the home of the turntable

Technics SP10 mk2

reprinted from the March 1977 edition of Gramophone magazine

Price: £449.95. motor unit only

Manufacturer: Matsushita Electric Trading Co., Osaka, Japan. UK distributor: National Panasonic (UK) Ltd., 107/ 109 Whitby Road, Trading Estate, Slough, Berks., SL1 3DR.

This new turntable unit from Technics represents a quite definite bid by the brand (the top quality hi-fi section of the Matsushita organization) to go straight to the top of the market in terms of technical performance. The fact that it has gone to the top in terms of price too (except for an occasional piece of exotica like the Gale GT2101 which costs over £1000) will not have escaped the notice of keen eyed readers.

The market for such high priced audio units is necessarily restricted to a few wealthy dyed in the wool hi-fi enthusiasts and the professional users who demand superlative performance together with great ruggedness and a number of specific operational features. The performance criteria for a turntable unit (without pickup arm) can be summarized as dead accurate running speed independent of changing mains supply or mechanical loading, low wow and flutter, low rumble and a massive platter in association with a main bearing capable of maintaining the given standards of performance for many years of heavy usage. The specific operational needs of professional users include adaptability to suit any good quality pickup arm available now or in the foreseeable future, quick start and stop, suitability for back cueing of exact notes in the music and a range of speed adjustment.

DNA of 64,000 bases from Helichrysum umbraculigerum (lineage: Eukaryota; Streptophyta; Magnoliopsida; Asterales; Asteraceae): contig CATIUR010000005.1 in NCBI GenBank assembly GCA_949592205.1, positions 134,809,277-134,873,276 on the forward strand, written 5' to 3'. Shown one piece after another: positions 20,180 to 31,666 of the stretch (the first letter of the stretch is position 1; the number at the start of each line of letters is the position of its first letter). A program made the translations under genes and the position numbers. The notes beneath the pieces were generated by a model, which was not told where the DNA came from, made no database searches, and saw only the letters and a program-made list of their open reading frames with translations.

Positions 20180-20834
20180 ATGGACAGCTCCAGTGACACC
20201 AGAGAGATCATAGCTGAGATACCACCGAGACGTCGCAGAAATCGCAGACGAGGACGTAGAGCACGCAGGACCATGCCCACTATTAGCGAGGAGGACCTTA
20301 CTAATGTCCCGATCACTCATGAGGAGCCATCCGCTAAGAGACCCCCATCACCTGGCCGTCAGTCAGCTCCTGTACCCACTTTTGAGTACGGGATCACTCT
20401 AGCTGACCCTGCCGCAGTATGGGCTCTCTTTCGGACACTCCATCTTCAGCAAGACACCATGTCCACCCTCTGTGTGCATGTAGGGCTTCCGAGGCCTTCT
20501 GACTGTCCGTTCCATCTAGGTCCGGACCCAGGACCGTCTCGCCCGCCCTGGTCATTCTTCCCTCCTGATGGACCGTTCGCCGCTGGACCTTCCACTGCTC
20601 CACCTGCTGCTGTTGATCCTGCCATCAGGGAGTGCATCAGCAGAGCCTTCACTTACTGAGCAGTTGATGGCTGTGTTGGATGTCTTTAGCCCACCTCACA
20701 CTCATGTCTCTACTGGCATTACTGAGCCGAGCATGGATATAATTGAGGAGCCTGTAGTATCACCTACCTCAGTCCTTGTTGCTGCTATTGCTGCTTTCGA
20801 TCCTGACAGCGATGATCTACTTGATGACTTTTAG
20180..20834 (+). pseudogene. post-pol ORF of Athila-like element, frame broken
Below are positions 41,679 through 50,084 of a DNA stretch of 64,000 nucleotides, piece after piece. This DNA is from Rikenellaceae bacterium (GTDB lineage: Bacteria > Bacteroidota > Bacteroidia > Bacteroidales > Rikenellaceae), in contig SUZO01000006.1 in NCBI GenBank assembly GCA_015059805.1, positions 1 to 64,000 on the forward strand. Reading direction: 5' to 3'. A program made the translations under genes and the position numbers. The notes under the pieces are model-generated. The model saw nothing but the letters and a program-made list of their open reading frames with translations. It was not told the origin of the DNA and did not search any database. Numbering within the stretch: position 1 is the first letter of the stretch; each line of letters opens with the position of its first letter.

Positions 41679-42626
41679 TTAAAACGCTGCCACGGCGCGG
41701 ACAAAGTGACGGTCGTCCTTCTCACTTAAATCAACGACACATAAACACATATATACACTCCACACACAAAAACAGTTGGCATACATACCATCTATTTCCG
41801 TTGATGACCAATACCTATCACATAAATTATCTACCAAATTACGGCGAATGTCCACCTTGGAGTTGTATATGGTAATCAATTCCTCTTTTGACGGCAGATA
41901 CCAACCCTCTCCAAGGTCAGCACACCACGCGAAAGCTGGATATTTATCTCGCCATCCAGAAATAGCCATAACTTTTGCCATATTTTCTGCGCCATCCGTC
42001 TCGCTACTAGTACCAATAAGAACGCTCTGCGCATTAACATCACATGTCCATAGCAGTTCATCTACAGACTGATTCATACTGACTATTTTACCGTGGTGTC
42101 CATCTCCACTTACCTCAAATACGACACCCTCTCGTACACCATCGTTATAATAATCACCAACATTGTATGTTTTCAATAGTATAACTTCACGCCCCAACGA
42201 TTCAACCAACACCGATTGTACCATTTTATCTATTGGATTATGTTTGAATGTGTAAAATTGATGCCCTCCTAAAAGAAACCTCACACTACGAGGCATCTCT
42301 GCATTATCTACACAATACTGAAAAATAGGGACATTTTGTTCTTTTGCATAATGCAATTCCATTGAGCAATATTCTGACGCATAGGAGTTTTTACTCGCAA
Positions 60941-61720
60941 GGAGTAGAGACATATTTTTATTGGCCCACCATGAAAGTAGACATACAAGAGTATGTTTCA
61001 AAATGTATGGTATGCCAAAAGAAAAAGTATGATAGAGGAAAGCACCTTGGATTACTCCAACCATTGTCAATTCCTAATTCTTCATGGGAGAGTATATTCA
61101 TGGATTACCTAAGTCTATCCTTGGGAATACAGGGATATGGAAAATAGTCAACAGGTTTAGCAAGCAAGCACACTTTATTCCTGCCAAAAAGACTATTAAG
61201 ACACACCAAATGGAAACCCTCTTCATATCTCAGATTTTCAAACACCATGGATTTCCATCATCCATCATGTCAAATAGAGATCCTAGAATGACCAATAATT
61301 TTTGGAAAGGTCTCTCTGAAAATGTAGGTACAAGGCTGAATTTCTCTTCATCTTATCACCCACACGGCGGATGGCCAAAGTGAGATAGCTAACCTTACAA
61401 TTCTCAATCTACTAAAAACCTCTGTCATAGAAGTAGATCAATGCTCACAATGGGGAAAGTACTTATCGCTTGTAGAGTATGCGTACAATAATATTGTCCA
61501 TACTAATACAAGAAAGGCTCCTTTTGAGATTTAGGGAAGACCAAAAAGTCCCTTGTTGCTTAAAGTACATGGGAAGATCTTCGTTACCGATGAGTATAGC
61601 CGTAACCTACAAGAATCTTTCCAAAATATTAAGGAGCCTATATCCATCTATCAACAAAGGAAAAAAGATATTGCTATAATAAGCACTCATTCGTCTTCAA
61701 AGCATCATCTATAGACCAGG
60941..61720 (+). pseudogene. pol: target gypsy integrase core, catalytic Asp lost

Except for the omission of any fine speed adjustment facility (only available on the professional ep version), the Technics SP10 Mk II would seem to meet or exceed all these requirements. A quartz crystal provides a fixed frequency reference unaffected by temperature or other changes, for the high frequency signal generator. A frequency divider circuit reduces this according to the speed selected, 33 1/3, 45 or 78 rpm and stores the information in a speed change digital memory. For control purposes, a push pull electromagnetic frequency generator is incorporated in the platter drive motor. It generates a signal whose frequency is a function of the rotation speed so that a phase control circuit can make continuous comparisons with the control signal and lock the rotation of the platter to the chosen drive frequency.